Dropping to the third stock in the iShares Dow Jones US Basic Materials ETF highlights a position of approximately 7.2% in Praxair, Inc. (NYSE:PX), another chemical company. The 10-Q released on April 26 shows some more unimpressive results that seem to be consistent with this sector. Gross sales from period-to-period were basically flat, net income dropped, the number of shares outstanding decreased, and basic earnings per share declined. The price chart below shows another stock that is just moving sideways. I do not see any prospects for better-than-market-rate returns here, either.
The fourth stock held in the iShares Dow Jones US Basic Materials ETF is Freeport-McMoRan Copper & Gold Inc. (NYSE:FCX). The current allocation to this stock is 6.0%. This is a mining company, and the three main materials it brings to market are gold, copper, and molybdenum.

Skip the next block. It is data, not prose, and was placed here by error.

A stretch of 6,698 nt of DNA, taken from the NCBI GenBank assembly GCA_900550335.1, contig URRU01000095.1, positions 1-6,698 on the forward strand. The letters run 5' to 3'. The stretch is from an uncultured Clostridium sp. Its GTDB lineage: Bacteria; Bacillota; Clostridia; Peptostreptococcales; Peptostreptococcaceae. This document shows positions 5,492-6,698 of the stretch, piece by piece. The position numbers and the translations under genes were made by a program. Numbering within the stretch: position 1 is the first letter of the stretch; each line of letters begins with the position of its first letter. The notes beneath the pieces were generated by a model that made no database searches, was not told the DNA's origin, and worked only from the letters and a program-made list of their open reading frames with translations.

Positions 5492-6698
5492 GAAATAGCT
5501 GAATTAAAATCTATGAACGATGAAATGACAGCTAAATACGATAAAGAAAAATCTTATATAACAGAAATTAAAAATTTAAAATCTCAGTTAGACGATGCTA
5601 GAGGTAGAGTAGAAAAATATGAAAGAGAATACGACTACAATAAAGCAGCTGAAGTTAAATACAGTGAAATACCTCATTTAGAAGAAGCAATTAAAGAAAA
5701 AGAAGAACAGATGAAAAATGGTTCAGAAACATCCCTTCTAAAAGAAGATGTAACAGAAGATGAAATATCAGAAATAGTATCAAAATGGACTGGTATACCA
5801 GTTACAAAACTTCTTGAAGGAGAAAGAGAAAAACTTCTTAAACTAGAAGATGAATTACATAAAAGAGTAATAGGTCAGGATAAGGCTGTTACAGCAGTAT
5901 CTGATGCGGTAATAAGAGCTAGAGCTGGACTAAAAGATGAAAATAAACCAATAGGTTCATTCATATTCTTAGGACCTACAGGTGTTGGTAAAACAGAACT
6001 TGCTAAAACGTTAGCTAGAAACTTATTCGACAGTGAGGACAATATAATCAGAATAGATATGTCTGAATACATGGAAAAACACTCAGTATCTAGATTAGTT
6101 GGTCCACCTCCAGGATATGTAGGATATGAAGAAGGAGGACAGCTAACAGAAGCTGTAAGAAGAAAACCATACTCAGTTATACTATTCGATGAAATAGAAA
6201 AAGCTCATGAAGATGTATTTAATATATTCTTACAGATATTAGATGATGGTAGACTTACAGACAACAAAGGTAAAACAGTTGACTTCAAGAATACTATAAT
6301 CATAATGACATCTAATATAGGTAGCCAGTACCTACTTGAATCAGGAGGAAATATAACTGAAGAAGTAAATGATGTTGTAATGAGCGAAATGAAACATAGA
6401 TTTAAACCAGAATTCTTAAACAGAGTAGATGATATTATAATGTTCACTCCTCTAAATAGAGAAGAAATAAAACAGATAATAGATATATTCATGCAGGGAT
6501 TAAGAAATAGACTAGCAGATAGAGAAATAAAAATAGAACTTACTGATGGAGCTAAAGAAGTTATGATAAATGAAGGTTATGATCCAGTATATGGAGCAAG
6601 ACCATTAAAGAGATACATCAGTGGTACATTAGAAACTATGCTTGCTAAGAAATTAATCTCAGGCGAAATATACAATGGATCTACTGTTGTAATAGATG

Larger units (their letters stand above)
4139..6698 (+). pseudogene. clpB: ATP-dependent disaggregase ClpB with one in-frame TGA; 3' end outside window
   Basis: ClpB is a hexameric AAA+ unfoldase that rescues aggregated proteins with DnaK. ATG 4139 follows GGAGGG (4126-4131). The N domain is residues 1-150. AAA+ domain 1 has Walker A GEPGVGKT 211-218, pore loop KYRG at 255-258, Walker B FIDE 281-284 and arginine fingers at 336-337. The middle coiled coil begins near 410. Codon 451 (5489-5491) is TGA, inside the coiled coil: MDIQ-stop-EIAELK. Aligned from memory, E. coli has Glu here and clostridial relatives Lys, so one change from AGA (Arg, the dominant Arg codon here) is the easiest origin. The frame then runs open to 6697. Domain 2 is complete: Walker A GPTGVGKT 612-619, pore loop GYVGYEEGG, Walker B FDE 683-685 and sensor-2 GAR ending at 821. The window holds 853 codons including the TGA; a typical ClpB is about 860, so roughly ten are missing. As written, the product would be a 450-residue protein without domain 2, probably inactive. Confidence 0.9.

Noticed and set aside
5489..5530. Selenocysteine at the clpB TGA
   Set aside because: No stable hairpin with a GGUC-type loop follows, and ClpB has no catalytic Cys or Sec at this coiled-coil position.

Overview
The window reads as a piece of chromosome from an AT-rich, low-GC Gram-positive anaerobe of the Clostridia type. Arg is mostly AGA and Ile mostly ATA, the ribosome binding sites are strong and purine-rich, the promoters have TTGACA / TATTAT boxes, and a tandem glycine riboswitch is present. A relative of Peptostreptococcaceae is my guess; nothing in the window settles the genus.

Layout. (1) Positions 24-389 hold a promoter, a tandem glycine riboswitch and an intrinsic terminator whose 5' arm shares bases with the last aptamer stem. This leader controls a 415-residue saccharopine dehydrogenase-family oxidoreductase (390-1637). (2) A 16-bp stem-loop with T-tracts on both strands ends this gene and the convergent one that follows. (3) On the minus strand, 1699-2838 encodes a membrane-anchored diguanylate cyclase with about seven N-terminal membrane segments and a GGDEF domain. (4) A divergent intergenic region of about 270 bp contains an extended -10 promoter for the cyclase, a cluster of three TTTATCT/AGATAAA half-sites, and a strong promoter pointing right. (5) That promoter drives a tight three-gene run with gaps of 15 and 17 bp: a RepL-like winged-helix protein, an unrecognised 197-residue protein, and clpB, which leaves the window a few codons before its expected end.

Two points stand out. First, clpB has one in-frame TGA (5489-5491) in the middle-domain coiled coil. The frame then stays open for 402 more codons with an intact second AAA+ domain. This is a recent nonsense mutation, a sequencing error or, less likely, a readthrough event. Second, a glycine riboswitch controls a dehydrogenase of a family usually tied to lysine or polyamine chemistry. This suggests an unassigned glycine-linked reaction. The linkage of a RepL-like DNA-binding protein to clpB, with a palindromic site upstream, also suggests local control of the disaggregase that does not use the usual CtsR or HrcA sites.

The first quarter of 2013 earnings announcement showed that earnings per share were $0.68 versus $0.80 for the first quarter of 2012. What is more significant is that the net results were achieved by the sale of more copper and molybdenum, and less gold.
Another highlighted item was the completion $10.5 billion in debt to be used for the pending acquisition of Plains Exploration and Production. This acquisition is on hold because the price Freeport-McMoRan Copper & Gold Inc. (NYSE:FCX) offered is considered too low.
These factors, in my opinion, make this stock unattractive. Adding to this is the recent and volatile drop in the price of gold, a key component of the business strategy. It appears in the price chart below that these negative factors are reflected accordingly.
In my analysis of this sector it appears that this is not the place to invest. Perhaps the only viable strategy for this group is to write options against it and collect ongoing premiums until such a time when a new trend develops and is confirmed. Even this concept is for the sophisticated investor that understands and accepts the risks of options.
The article A Flatlining ETF That Should Perform Better originally appeared on Fool.com and is written by Jeff Stouffer.
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